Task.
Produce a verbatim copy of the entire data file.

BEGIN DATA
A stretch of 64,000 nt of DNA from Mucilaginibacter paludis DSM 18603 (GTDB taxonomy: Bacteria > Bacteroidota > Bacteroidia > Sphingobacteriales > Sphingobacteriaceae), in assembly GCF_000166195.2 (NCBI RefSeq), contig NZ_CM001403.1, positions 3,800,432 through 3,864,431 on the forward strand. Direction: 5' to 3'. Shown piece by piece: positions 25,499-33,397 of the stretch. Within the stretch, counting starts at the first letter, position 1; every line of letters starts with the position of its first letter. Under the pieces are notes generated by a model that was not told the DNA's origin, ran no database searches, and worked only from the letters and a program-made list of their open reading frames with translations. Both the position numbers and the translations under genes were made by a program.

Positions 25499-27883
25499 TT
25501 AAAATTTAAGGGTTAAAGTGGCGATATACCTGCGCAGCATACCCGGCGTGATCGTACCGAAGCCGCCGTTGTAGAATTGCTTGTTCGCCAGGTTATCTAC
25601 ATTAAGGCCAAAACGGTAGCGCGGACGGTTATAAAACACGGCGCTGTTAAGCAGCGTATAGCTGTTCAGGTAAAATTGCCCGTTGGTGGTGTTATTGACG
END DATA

A stretch of 64,000 nt of DNA from Mucilaginibacter paludis DSM 18603 (GTDB taxonomy: Bacteria > Bacteroidota > Bacteroidia > Sphingobacteriales > Sphingobacteriaceae), in assembly GCF_000166195.2 (NCBI RefSeq), contig NZ_CM001403.1, positions 3,800,432 through 3,864,431 on the forward strand. Direction: 5' to 3'. Shown piece by piece: positions 25,499-33,397 of the stretch. Within the stretch, counting starts at the first letter, position 1; every line of letters starts with the position of its first letter. Under the pieces are notes generated by a model that was not told the DNA's origin, ran no database searches, and worked only from the letters and a program-made list of their open reading frames with translations. Both the position numbers and the translations under genes were made by a program.

Positions 25499-27883
25499 TT
25501 AAAATTTAAGGGTTAAAGTGGCGATATACCTGCGCAGCATACCCGGCGTGATCGTACCGAAGCCGCCGTTGTAGAATTGCTTGTTCGCCAGGTTATCTAC
25601 ATTAAGGCCAAAACGGTAGCGCGGACGGTTATAAAACACGGCGCTGTTAAGCAGCGTATAGCTGTTCAGGTAAAATTGCCCGTTGGTGGTGTTATTGACG